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Journal Article

Activation in Human MT/MST by Static Images with Implied Motion

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http://pubman.mpdl.mpg.de/cone/persons/resource/persons84023

Kourtzi,  Z
Department Human Perception, Cognition and Action, Max Planck Institute for Biological Cybernetics, Max Planck Society;
Department Physiology of Cognitive Processes, Max Planck Institute for Biological Cybernetics, Max Planck Society;

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Citation

Kourtzi, Z. (2000). Activation in Human MT/MST by Static Images with Implied Motion. Journal of cognitive neuroscience, 12(1), 48-55. doi:10.1162/08989290051137594.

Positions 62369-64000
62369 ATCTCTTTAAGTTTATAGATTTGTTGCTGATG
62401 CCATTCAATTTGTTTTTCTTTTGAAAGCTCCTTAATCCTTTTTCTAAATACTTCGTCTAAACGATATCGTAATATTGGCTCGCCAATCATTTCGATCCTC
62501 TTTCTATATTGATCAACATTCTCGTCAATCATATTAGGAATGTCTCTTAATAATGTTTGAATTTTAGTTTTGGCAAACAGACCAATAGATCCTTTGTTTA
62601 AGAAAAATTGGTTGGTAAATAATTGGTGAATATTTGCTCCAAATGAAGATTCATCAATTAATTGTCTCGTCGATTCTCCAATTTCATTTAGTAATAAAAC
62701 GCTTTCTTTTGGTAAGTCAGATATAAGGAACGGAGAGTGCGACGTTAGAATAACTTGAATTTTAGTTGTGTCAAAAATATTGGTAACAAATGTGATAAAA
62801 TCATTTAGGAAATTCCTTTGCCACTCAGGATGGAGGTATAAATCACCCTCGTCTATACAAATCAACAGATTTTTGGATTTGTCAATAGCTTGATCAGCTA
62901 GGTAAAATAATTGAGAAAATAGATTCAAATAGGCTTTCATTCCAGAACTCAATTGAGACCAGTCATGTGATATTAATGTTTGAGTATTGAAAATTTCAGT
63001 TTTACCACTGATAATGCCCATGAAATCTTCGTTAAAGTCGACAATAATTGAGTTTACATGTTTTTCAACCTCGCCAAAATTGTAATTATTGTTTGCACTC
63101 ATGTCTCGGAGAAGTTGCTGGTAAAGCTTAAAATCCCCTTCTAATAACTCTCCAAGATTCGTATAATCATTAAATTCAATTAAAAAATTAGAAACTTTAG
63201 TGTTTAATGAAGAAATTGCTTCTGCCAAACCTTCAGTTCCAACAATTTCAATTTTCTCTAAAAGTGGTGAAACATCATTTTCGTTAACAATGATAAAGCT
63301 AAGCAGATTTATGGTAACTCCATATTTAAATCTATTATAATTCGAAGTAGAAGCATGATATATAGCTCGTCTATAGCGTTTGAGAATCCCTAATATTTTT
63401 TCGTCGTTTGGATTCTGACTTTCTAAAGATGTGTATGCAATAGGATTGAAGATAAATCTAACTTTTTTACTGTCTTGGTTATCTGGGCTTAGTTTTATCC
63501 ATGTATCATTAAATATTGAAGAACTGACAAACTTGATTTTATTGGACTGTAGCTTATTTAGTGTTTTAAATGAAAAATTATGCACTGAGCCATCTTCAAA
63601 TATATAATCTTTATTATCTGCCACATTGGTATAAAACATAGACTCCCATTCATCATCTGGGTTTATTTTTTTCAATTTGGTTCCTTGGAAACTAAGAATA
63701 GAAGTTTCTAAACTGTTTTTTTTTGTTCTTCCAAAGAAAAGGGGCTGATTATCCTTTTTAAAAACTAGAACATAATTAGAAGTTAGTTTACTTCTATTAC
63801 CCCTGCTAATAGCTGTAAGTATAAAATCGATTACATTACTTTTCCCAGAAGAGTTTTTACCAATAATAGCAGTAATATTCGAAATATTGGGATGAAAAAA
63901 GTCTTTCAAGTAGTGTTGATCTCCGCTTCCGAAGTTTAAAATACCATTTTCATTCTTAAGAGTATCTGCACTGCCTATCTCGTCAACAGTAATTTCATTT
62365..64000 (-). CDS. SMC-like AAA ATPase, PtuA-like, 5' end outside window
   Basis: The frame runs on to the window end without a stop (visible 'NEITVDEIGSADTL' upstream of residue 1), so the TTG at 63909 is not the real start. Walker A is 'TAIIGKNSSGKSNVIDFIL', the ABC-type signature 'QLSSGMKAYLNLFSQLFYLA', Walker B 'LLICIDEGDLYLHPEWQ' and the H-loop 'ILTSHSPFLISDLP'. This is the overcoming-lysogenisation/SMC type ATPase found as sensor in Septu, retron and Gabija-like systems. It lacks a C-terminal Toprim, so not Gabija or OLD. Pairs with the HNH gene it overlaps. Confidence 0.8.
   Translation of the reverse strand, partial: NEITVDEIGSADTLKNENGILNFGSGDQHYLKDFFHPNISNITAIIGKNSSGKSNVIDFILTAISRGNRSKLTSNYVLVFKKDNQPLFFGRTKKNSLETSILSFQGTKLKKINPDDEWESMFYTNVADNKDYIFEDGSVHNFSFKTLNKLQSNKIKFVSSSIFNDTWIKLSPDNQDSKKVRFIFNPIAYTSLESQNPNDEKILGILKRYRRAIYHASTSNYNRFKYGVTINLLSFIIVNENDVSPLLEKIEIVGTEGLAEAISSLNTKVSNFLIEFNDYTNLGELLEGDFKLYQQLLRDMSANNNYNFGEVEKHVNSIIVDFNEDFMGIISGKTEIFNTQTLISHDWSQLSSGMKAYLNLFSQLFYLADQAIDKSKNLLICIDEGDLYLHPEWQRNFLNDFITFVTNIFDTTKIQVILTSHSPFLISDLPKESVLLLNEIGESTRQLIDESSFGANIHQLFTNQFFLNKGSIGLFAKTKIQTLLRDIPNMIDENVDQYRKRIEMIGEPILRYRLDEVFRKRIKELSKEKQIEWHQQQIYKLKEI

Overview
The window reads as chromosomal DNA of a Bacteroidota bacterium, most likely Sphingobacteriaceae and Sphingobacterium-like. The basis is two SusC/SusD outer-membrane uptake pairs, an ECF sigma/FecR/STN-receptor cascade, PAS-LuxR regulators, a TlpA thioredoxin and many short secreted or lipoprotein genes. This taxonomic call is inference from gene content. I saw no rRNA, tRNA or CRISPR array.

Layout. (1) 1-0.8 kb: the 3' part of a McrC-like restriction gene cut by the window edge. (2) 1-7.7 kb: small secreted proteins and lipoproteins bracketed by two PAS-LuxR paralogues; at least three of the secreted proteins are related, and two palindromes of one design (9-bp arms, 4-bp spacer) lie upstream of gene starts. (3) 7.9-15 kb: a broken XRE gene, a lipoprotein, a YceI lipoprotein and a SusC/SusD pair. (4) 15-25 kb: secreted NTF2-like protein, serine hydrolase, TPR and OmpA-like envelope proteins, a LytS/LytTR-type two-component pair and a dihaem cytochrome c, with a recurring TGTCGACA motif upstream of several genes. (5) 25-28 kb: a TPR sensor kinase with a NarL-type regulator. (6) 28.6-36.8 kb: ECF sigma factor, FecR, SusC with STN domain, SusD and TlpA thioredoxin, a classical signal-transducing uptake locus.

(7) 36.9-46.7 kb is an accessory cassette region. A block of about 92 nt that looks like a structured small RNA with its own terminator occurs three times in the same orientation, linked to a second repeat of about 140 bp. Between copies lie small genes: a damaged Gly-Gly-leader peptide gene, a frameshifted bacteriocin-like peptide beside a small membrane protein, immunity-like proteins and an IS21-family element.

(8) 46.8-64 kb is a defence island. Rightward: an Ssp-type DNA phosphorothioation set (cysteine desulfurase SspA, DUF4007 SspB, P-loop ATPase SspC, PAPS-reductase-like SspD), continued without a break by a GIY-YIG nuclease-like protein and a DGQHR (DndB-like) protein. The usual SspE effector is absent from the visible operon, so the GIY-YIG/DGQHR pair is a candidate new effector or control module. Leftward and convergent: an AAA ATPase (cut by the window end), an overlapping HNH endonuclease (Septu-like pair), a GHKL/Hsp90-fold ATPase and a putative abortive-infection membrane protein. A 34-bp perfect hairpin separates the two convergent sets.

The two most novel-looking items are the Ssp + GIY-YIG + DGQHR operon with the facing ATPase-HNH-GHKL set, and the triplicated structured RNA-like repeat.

Cite as: http://hdl.handle.net/11858/00-001M-0000-0013-E561-1
Abstract
A still photograph of an object in motion may convey dynamic information about the position of the object immediately before and after the photograph was taken (implied motion). Medial temporal/medial superior temporal cortex (MT/MST) is one of the main brain regions engaged in the perceptual analysis of visual motion. In two experiments we examined whether MT/MST is also involved in representing implied motion from static images. We found stronger functional magnetic resonance imaging (fMRI) activation within MT/MST during viewing of static photographs with implied motion compared to viewing of photographs without implied motion. These results suggest that brain regions involved in the visual analysis of motion are also engaged in processing implied dynamic information from static images.